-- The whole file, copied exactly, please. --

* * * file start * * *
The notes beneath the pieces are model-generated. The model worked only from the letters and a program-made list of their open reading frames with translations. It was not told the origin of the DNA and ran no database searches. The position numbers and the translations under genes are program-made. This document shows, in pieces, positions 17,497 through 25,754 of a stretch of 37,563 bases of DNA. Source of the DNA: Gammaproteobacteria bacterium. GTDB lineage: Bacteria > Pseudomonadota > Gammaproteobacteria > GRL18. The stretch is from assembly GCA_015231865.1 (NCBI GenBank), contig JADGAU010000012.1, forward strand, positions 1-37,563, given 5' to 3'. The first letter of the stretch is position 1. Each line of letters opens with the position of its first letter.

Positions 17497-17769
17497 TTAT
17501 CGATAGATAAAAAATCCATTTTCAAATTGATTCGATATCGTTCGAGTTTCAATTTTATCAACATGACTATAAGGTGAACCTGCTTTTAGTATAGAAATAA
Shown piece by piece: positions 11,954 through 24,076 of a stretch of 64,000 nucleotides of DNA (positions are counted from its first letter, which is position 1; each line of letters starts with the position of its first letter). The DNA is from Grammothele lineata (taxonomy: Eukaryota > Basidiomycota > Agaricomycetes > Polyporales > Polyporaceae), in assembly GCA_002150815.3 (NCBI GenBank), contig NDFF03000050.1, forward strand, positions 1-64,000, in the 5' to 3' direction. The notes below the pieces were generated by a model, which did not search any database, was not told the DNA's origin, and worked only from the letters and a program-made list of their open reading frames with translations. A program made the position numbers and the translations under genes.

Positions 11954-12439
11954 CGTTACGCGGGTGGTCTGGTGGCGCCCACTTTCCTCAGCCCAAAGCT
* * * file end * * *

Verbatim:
The notes beneath the pieces are model-generated. The model worked only from the letters and a program-made list of their open reading frames with translations. It was not told the origin of the DNA and ran no database searches. The position numbers and the translations under genes are program-made. This document shows, in pieces, positions 17,497 through 25,754 of a stretch of 37,563 bases of DNA. Source of the DNA: Gammaproteobacteria bacterium. GTDB lineage: Bacteria > Pseudomonadota > Gammaproteobacteria > GRL18. The stretch is from assembly GCA_015231865.1 (NCBI GenBank), contig JADGAU010000012.1, forward strand, positions 1-37,563, given 5' to 3'. The first letter of the stretch is position 1. Each line of letters opens with the position of its first letter.

Positions 17497-17769
17497 TTAT
17501 CGATAGATAAAAAATCCATTTTCAAATTGATTCGATATCGTTCGAGTTTCAATTTTATCAACATGACTATAAGGTGAACCTGCTTTTAGTATAGAAATAA
Shown piece by piece: positions 11,954 through 24,076 of a stretch of 64,000 nucleotides of DNA (positions are counted from its first letter, which is position 1; each line of letters starts with the position of its first letter). The DNA is from Grammothele lineata (taxonomy: Eukaryota > Basidiomycota > Agaricomycetes > Polyporales > Polyporaceae), in assembly GCA_002150815.3 (NCBI GenBank), contig NDFF03000050.1, forward strand, positions 1-64,000, in the 5' to 3' direction. The notes below the pieces were generated by a model, which did not search any database, was not told the DNA's origin, and worked only from the letters and a program-made list of their open reading frames with translations. A program made the position numbers and the translations under genes.

Positions 11954-12439
11954 CGTTACGCGGGTGGTCTGGTGGCGCCCACTTTCCTCAGCCCAAAGCT